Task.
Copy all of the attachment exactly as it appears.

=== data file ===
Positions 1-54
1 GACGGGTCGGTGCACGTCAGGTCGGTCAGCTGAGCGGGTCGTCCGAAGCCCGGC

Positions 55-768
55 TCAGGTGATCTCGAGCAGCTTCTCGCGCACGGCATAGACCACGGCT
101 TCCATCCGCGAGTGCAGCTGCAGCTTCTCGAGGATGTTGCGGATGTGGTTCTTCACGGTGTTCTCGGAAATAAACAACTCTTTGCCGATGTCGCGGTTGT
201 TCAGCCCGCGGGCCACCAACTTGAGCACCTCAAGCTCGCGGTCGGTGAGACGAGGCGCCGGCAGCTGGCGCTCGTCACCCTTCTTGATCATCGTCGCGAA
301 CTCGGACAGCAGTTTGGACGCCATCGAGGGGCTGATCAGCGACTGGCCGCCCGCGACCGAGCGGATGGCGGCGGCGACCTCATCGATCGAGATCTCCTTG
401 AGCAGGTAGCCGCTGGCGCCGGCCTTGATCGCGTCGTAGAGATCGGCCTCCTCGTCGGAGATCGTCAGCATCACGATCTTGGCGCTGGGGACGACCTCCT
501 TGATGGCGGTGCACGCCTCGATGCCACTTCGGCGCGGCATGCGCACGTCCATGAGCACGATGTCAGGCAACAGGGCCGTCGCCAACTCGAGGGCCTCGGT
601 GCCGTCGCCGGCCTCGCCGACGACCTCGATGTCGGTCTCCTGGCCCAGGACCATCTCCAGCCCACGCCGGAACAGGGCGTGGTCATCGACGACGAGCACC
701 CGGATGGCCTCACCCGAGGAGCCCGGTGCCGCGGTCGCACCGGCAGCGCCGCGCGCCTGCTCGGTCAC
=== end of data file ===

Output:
Positions 1-54
1 GACGGGTCGGTGCACGTCAGGTCGGTCAGCTGAGCGGGTCGTCCGAAGCCCGGC

Positions 55-768
55 TCAGGTGATCTCGAGCAGCTTCTCGCGCACGGCATAGACCACGGCT
101 TCCATCCGCGAGTGCAGCTGCAGCTTCTCGAGGATGTTGCGGATGTGGTTCTTCACGGTGTTCTCGGAAATAAACAACTCTTTGCCGATGTCGCGGTTGT
201 TCAGCCCGCGGGCCACCAACTTGAGCACCTCAAGCTCGCGGTCGGTGAGACGAGGCGCCGGCAGCTGGCGCTCGTCACCCTTCTTGATCATCGTCGCGAA
301 CTCGGACAGCAGTTTGGACGCCATCGAGGGGCTGATCAGCGACTGGCCGCCCGCGACCGAGCGGATGGCGGCGGCGACCTCATCGATCGAGATCTCCTTG
401 AGCAGGTAGCCGCTGGCGCCGGCCTTGATCGCGTCGTAGAGATCGGCCTCCTCGTCGGAGATCGTCAGCATCACGATCTTGGCGCTGGGGACGACCTCCT
501 TGATGGCGGTGCACGCCTCGATGCCACTTCGGCGCGGCATGCGCACGTCCATGAGCACGATGTCAGGCAACAGGGCCGTCGCCAACTCGAGGGCCTCGGT
601 GCCGTCGCCGGCCTCGCCGACGACCTCGATGTCGGTCTCCTGGCCCAGGACCATCTCCAGCCCACGCCGGAACAGGGCGTGGTCATCGACGACGAGCACC
701 CGGATGGCCTCACCCGAGGAGCCCGGTGCCGCGGTCGCACCGGCAGCGCCGCGCGCCTGCTCGGTCAC